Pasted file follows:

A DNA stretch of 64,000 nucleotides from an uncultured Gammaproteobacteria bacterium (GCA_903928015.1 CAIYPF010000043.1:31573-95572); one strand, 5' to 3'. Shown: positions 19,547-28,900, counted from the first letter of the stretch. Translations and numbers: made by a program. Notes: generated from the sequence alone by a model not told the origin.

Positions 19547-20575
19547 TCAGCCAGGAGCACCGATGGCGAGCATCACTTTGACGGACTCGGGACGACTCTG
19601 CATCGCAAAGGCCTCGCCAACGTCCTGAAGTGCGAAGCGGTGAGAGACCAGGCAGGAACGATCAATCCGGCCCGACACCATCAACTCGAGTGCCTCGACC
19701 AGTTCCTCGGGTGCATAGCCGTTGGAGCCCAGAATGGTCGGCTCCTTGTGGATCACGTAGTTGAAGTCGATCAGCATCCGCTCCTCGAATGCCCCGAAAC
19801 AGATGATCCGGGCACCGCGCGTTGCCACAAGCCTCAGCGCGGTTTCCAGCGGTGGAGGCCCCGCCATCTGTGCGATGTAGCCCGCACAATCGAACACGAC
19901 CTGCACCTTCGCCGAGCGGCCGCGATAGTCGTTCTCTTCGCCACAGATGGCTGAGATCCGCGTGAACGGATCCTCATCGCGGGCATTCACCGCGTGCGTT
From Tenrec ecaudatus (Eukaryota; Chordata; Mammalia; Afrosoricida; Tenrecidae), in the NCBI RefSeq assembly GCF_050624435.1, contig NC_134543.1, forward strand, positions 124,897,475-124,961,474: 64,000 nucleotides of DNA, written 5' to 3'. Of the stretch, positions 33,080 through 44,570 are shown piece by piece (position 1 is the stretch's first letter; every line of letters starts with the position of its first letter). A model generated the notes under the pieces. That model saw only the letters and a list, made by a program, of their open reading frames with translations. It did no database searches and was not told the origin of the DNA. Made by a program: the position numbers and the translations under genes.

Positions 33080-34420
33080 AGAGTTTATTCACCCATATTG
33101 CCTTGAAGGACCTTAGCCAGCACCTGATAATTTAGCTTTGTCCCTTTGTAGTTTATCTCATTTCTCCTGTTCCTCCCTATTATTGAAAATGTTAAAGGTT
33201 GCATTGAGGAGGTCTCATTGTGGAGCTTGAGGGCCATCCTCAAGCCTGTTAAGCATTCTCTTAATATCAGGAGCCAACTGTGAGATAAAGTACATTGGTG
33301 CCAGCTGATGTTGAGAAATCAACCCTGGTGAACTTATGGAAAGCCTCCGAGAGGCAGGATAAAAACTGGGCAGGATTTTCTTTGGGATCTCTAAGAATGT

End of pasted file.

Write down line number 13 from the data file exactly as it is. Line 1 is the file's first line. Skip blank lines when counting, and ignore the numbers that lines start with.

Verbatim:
33301 CCAGCTGATGTTGAGAAATCAACCCTGGTGAACTTATGGAAAGCCTCCGAGAGGCAGGATAAAAACTGGGCAGGATTTTCTTTGGGATCTCTAAGAATGT